Hidden & Dangerous 2 is probably a game you’ve never heard of.
I myself know only a handful of people who are even aware of the game, let alone have ever played it. The fact that this game – a classic in my eyes; a masterpiece of tactical squad-based shooting – is so underrated is a crime.
Hidden & Dangerous 2 came out at the back end of 2003 when I was just eight years old. Now, at 19, it is still installed on my computer and I revisit it every now and again to fight across its campaign which spans the frozen forests of Norway, the vast deserts of Libya and back across the humid jungles of Burma. The game focuses on the journey of four Special Air Service (SAS) soldiers during World War II as they make their way across these locales on their mission to aid the war effort.
If I had to describe Hidden & Dangerous 2 to someone through the means of comparison: imagine a more complex version of Rainbow Six‘s squad command, mixed with a similar soldier mechanic as seen in Firaxis’ XCOM games. Even then, that’s only scratching the surface; Hidden & Dangerous 2 is multifaceted, and that’s one of the reasons I love it. You can command your squad to take on a variety of formations, fire patterns, stances, movements and tactics all while developing a story of camaraderie. The men forming your squad are hand-picked by you at the start of the game, and as you take them from basic training through to the end of the game you’ll grow attached to these soldiers; when one dies at the hand of your mistake or by an unexpected act of war it will be hard to replace them with a fresh face.
Whilst picking your soldiers you can read their backstories, examine their stats (I’d recommend at least one good medic and one good stealth operative) and even rename them should you wish. Much like XCOM, as you play the game your soldiers will progress through the ranks; starting off as privates, corporals or sergeants, they will be promoted to 2nd Lieutenants, Lieutenants and eventually Majors, all while earning medals and ribbons to showcase their skill. One of my proudest gaming accomplishments comes from managing to finish a full game of Hidden & Dangerous 2 without ever losing a squad member; a save file I actually still have intact on my hard drive – my own medal of honour!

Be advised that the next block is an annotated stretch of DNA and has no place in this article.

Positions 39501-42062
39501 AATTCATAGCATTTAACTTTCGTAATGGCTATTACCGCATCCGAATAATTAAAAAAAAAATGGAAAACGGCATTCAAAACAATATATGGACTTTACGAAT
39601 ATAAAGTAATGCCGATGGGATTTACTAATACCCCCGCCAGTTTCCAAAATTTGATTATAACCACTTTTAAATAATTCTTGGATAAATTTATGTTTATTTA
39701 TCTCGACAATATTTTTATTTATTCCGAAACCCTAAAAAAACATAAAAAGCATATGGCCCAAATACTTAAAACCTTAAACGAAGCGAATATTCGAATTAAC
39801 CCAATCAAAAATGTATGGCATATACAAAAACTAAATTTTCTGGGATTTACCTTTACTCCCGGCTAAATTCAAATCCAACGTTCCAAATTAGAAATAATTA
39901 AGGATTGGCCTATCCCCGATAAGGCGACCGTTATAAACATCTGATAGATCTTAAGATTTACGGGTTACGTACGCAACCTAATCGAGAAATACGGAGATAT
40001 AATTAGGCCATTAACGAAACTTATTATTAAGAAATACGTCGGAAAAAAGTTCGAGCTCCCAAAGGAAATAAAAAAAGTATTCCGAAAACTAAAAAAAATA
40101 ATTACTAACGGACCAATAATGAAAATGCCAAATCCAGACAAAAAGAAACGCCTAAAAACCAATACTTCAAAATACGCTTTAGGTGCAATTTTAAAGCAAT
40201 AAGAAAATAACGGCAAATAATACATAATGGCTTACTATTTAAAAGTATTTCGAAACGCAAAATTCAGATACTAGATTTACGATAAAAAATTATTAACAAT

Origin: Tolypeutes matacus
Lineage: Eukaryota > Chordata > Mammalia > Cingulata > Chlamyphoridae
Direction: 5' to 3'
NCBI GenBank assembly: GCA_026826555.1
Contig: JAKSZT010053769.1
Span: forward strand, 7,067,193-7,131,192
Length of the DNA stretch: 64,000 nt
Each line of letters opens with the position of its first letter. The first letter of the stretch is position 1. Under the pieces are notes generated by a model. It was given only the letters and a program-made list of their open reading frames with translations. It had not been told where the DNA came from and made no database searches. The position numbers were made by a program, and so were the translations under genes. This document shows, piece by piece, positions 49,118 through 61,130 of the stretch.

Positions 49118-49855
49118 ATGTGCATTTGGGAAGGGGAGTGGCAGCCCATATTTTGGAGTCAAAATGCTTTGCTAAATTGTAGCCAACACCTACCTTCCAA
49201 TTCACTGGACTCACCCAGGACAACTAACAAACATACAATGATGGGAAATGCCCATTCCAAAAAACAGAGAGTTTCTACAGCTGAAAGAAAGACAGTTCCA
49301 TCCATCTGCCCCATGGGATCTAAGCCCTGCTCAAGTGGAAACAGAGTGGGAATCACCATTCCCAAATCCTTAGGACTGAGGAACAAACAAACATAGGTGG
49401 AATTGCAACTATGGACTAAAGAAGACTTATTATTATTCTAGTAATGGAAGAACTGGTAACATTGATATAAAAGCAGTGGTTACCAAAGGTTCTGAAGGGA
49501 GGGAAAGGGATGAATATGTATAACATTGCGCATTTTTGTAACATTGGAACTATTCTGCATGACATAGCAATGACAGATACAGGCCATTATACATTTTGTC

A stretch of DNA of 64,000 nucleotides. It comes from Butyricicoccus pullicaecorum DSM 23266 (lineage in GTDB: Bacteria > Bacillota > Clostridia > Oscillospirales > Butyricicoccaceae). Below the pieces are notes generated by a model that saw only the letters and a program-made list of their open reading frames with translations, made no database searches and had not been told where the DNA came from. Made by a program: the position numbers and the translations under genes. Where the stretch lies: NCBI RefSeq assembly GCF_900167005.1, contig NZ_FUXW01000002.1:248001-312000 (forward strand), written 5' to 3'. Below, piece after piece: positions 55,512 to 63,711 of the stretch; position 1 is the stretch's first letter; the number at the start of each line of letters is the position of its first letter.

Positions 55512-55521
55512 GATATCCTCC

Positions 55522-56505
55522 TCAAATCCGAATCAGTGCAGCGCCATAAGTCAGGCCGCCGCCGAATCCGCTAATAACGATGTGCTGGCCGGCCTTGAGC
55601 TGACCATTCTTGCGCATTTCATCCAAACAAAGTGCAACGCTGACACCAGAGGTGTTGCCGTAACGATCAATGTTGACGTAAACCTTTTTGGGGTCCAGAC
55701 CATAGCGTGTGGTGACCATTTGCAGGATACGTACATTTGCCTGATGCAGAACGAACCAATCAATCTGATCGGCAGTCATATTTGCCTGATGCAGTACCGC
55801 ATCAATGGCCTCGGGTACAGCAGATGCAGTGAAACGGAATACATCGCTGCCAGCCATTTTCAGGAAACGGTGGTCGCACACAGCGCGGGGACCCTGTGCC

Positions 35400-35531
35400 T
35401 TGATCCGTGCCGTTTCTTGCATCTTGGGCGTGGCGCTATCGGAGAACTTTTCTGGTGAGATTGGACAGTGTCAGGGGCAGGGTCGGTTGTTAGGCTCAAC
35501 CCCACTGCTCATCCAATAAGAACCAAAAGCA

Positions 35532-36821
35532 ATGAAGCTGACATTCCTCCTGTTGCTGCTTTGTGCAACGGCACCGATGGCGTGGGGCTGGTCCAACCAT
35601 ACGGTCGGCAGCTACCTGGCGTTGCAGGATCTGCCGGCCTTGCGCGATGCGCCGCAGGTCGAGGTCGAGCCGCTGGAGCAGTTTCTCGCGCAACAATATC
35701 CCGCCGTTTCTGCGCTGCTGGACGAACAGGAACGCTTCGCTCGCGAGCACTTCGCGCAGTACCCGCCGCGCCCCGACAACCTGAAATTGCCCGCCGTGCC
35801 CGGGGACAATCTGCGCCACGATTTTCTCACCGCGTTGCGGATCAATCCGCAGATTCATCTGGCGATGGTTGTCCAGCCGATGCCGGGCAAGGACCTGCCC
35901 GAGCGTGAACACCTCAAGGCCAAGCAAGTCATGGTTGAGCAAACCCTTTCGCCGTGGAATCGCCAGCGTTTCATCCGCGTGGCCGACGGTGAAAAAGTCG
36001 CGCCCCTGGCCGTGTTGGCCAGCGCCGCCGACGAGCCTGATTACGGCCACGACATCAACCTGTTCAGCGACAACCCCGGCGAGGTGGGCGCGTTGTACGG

Considering the game doesn’t actually have a proper storyline, it’s an impressive feat to consider how much narrative comes through thanks to your squadron of soldiers. The fact that it can be so enthralling at times with no major plot or cinematic story is a massive achievement and one of the biggest reasons that Hidden & Dangerous 2 deserves more recognition. It’s for this reason I have never dived into the “Lone Wolf” mode where you only play as one soldier. Sure, it offers a greater challenge, but in my opinion it subtracts what I consider to be the best part of the entire game.
This isn’t a game for the impatient however. Whilst it is a third/first person shooter, you do have to remember this isn’t Battlefield or Call of Duty; you don’t respawn when someone dies – death is permanent. Hidden & Dangerous 2 is also a cracking stealth game; several missions involve you infiltrating Nazi bases (an underground research facility and a castle to name two), sometimes on your lonesome, and these are hands-down some of the best and most memorable levels I’ve ever played. The tension as you traverse these strongholds, sometimes in disguise, is up there with the likes of Metal Gear Solid and Splinter Cell in my mind. Hell, I sometimes go on the game just to play the castle mission it’s that bloody good.
Like all games though, Hidden & Dangerous 2 isn’t perfect, and it’s my love for this game that has taught me a flawed game can still be great. The standard controls are god-awful; you most definitely will need to rebind absolutely everything so that a human hand can actually control the thing. The interface is sometimes infuriatingly obtuse, too. The game sometimes hands out “kill everyone in the level” objectives which can turn into an hour of hide and seek; if you play the oasis level you’ll see what I mean. But even with these faults I still can’t stay away. Hidden & Dangerous 2 is easily in my top five of all-time favourites and probably will be until I can no longer hold a controller or use a keyboard.
The game has aged excellently as well; the graphics somehow still hold up 13 years on, and the game is completely playable by our modern standards (so long as you rebind the bloody controls). It is for that reason I implore any person bothering to read this to try and find a copy and give this game a bash. It won’t be for everyone, but I hope that those who do get stuck in can see why it’s a game that changed my life.